My journey to Halesi

Feb 22, 2019-

Located in the eastern hills of Khotang lies the famous Halesi Mahadev, where two rivers—Sunkoshi and Dudhkoshi—run on the western side of the cave. It is situated at a height of 3,100ft-4,734 feet above sea level and is famously known as the ‘Pashupatinath of Eastern Nepal’. Halesi Mahadev is considered a venerated site for Hindu, Buddhist and Kirat pilgrimage.

I had heard a lot about Halesi Mahadev and Buipa from my parents, grandparents and relatives. Both Halesi and Buipa were places that I had long wanted to visit and it so happened coincidentally that I was on my winter vacation when my father had an official visit to Udaypur. So he took that opportunity to take my mother and me to visit Halesi and his birthplace Buipa.

My journey began on January 10 from Khumaltar at about 6am since my father had a programme at Dhading Besi and Gajuri in Dhading district. After the programme, we stopped at Hetauda. The next day, we stayed at Gaighat as my father had a programme at his old school, Jyoti Madhyamik School at Beltar on January 12. After the programme, we rushed to Dudhauli in Sindhuli and spent the night there.

After a rough drive from Dudhauli to Halesi, with a beautiful view of the bluish-green Sunkoshi and Dudhkoshi rivers for about six hours, we reached Halesi the next day. We left our luggage at the hotel and went to Buipa, my father’s birthplace, to meet our cousins. Buipa is one of the oldest origin spaces of the Rai people. There were a lot of fresh oranges and tangerines around, which we enjoyed off the trees. I was surprised to see a fishpond nearby as I had never expected to see a fishpond in a cold place like Buipa. Since it was winter, most of the land was left barren.

The next day, we woke up early in the morning to get the blessings of Halesi Mahadev.We walked there as it was not far from the hotel. I was surprised to see many foreigners in the temple. We brought offerings from a shop and started exploring the Ganesh temple, which was situated in front of the main gate, and met our tour guide. We then walked down the stairs and offered some flowers to the ‘Nag Bhagwan’ whose carving was situated in the middle of the stairs.

After reaching the end of the stairs, we were greeted by the main priest of the temple. The cave was huge. There were a lot of bats hanging off the ceiling and there was also a lot of mysterious carvings on the walls of the temple made on stalactites. The cave wasn’t as slippery as expected. We saw many ‘khadas’ tied around the walls of the cave. We walked towards the main Shiva Linga and gave our offerings to the main priest who in turn blessed us. Then, we crossed the four doors—Dharma Dwar, Garva Dwar, Karma Dwar and Pap Dwar—respectively. We had to enter two gates by crawling and two gates by squeezing ourselves.  After crossing the four gates, we went to get the blessings of many other gods and goddesses like Pashupati, Ganesh, Kumar, Laxmi, Saraswati, Santaneshwar, Durga and Parwati. We could see people of all religions worshipping these gods and goddesses. We came up the stairs and lit incense sticks, worshipped Ganesh again and broke a coconut beside the temple entrance.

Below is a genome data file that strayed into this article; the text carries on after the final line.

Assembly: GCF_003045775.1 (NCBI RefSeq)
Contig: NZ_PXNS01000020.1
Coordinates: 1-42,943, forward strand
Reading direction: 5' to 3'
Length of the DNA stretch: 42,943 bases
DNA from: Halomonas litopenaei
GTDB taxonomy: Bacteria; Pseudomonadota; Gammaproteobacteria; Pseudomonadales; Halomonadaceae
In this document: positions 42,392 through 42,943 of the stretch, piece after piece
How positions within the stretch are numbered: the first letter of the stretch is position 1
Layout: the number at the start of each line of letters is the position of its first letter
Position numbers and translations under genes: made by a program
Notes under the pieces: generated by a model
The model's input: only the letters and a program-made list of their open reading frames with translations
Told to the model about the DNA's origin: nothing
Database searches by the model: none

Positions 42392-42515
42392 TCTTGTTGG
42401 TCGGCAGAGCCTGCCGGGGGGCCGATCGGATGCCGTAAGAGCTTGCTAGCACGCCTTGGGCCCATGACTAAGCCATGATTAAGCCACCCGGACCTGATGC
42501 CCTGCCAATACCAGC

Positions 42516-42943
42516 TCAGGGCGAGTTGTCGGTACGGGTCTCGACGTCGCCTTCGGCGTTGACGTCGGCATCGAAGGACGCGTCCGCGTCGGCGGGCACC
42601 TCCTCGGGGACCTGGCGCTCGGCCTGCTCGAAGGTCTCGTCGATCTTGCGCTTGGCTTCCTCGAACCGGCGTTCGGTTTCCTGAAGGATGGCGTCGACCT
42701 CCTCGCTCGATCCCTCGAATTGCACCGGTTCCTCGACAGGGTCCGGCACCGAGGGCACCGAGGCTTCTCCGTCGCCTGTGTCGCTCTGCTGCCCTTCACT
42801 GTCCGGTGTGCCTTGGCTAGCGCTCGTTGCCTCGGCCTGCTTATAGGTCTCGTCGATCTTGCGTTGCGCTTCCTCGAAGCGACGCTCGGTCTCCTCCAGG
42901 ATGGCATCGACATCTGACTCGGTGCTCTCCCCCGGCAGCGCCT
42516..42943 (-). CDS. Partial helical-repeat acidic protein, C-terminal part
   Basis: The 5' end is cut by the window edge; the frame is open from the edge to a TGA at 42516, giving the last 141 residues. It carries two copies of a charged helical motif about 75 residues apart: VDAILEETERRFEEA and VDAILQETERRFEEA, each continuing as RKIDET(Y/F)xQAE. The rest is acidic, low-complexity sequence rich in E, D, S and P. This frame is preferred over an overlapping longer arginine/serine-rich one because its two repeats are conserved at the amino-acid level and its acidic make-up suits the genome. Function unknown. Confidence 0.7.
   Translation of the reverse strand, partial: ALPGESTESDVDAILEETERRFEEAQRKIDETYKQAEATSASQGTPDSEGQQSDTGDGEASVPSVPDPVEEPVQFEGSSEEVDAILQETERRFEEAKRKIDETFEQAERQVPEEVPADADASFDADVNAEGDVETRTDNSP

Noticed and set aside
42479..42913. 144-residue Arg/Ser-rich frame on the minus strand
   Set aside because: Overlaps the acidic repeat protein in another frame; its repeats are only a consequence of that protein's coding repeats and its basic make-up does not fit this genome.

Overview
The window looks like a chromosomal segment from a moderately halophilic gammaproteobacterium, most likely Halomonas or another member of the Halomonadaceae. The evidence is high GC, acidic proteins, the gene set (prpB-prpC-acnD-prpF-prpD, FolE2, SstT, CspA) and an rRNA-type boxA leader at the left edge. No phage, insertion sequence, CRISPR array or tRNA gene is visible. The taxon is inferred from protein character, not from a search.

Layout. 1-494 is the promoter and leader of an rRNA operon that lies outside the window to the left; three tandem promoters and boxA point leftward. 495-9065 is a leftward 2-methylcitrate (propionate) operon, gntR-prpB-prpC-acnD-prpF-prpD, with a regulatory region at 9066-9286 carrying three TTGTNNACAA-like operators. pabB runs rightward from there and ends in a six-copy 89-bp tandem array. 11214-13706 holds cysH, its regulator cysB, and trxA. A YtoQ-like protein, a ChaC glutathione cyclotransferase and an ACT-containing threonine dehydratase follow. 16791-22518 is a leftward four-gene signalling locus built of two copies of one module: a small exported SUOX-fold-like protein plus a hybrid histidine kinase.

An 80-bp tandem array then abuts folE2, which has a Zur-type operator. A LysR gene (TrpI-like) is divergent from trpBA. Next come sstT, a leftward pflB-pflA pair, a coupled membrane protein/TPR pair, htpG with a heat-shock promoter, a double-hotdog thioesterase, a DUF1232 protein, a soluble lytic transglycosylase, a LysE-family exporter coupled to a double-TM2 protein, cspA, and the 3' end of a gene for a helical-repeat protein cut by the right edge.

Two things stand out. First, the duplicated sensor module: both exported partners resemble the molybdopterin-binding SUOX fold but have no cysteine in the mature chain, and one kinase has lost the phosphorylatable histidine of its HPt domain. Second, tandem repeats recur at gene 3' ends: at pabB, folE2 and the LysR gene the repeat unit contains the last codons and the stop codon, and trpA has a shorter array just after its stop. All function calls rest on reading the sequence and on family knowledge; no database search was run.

The guide then took us to another cave named Bashaha cave, which was located below the main temple. We walked down the stairs for almost three minutes and reached the entrance. At the entrance, there was a huge stone in the middle of the path named the ‘bashaha’ of Shiva. On the left side of the bashaha, there was a hole that produced a sound like a conch shell when air was blown through it. It is believed that Lord Shiva hid in this cave from the demon Bhasmasur for about 6,000 years and that the demon was killed there. Natural formations on the ceiling and walls of the cave are said to be the footprints of Shiva and the internal organs (skull, brain, blood, alimentary canal, heart, lungs and liver) of Bhasmasur. There also was a carving of the sacred cow Nandi. There was also a fifth door known as the ‘Swarga Dwar’ but it was closed as some pilgrims had gotten stuck in the middle.

After exploring the second cave, we climbed a long staircase, which had chairs along the way for tired people. While sitting on a rock, we prayed, asking that all our back pain be healed or to not get pain at all. We then returned to the hotel, freshened up and went immediately to eat our lunch. I saw many tourists including foreigners at the hotel restaurant. As the population of tourists increases, the income of the people of Halesi will also increase. This can help develop Halesi and make Halesi famous all over the world. We also saw three helicopters carrying people to visit Halesi. There was a helipad located near the temple, making it easier for visitors to reach the temple.

After having lunch we packed our bags and drove back to Kathmandu through the Ghurmi-Dhulikhel highway. It was an amazing experience to visit such a beautiful and sacred place. I hope to visit Halesi again.

Pramudita Rai

Class 10

St. Helen’s Secondary School, Kurseong, Darjeeling

Published: 22-02-2019 10:31

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